One citizen's take on the Dick that makes Chicago tick.


Monday, July 6, 2009


See, I'm not the only one that thinks Daley's "record isn't as pretty as the flowers he's planted."
Before a Daley re-election bid in 2002, Chicago Magazine made The Case Against Daley:

Now it's re-election time again...Daley will run. Not only that, he'll win. There are no serious challengers in sight.

Too bad for Chicago.

For the past decade, Daley has refused to debate his opponents. Now it looks as if he won't even have anyone to refuse (the only announced candidate so far is a computer consultant named Pat McAllister, who has quickly faded into oblivion).

No debates, no real campaign, no airing of the issues, no holding the mayor to account, no competing visions.

"Opposition tends to dwindle after a couple of re-election wins," says Dick Simpson, the former alderman who teaches political science at the University of Illinois at Chicago. "With more and more power, the mayor becomes like a czar."

This isn't right. No matter how good Daley looks from a distance, he has plenty of warts up close-and they should be examined. His record should be evaluated. What's more, Chicagoans deserve to know how he plans to face the bushel of serious problems confronting the city.

So, while there are compelling reasons why Daley should be returned to power, we present ten compelling reasons why he should not.

1. He's an arrogant, antidemocratic autocrat


2. Contract croynism


3. He bungles big projects


4. The O'Hare mess


5. The middle-class squeeze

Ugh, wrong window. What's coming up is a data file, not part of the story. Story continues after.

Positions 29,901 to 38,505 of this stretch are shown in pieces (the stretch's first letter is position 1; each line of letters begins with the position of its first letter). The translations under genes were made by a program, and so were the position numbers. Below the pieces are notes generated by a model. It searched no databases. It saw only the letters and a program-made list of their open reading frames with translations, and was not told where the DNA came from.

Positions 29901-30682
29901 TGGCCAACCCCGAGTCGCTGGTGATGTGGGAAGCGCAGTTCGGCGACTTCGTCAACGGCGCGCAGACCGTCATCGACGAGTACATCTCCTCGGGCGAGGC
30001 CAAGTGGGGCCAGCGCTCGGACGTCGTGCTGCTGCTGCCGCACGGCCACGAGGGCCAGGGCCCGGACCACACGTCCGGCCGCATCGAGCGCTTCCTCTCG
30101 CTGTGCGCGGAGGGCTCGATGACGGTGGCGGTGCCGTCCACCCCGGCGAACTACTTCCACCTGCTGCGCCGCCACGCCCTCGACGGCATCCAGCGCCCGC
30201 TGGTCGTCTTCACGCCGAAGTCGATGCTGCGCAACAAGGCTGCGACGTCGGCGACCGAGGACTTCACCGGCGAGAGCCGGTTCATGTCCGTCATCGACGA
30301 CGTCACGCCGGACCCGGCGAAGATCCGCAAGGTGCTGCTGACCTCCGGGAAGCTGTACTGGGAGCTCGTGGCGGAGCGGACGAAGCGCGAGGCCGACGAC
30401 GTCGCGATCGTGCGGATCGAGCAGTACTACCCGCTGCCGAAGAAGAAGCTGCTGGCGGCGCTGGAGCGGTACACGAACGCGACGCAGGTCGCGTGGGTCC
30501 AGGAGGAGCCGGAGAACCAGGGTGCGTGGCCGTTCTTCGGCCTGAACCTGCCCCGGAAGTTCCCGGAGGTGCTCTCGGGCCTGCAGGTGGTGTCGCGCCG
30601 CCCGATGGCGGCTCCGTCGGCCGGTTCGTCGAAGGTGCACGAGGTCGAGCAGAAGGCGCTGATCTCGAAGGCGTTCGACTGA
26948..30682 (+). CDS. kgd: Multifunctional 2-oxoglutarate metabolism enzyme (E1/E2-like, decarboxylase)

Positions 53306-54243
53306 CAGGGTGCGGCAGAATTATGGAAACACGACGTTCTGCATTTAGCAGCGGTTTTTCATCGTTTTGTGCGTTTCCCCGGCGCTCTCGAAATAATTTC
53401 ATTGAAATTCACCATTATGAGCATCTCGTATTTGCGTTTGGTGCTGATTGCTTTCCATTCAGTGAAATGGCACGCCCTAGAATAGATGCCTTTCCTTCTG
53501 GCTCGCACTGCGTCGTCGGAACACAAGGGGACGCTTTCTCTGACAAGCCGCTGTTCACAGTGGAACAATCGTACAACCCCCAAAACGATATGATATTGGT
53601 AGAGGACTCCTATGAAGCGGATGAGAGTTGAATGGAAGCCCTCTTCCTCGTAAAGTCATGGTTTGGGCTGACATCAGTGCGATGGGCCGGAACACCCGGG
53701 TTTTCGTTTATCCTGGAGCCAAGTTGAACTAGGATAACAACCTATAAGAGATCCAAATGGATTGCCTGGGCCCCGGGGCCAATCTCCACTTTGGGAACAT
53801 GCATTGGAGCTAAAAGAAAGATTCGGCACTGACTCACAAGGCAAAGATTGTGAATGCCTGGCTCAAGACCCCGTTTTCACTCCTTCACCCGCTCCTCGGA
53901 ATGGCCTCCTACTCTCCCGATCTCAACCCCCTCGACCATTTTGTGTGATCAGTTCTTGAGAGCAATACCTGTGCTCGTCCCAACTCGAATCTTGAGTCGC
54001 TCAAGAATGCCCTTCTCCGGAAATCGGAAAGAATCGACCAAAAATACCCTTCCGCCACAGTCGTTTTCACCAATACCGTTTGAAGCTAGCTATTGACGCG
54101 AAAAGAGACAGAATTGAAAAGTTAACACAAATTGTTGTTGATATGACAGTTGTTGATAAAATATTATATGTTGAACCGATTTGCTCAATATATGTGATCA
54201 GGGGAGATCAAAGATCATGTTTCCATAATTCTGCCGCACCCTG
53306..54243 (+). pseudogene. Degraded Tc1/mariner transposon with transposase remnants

6. The have-nots


7. Murder capital, USA


8. The police department


9. The heat wave


10. School days


Look, we're happy to give Daley some credit. Running Chicago is incredibly complicated. No one's record is going to be perfect. Maybe he really is the best guy for the job. He's grown in office tremendously. But if you strip away the public relations, this mayor's record isn't as pretty as the flowers he's planted. At the least, his record ought to be debated in a healthy, contentious campaign. He should be challenged by a smart, loyal opposition that would rescue the city's political culture from its one-man rule. That, to us, would produce a stronger Chicago.

Unfortunately, I don't have a subscription, so I was only able to see the first page of this lengthy piece. But it's a pretty comprehensive first page. Check it out for more on each of the items in the above list. Yes, it's not the definitive list of Daley ills, but a good list nonetheless. Certainly reason enough to question our great leader.

No comments:

Post a Comment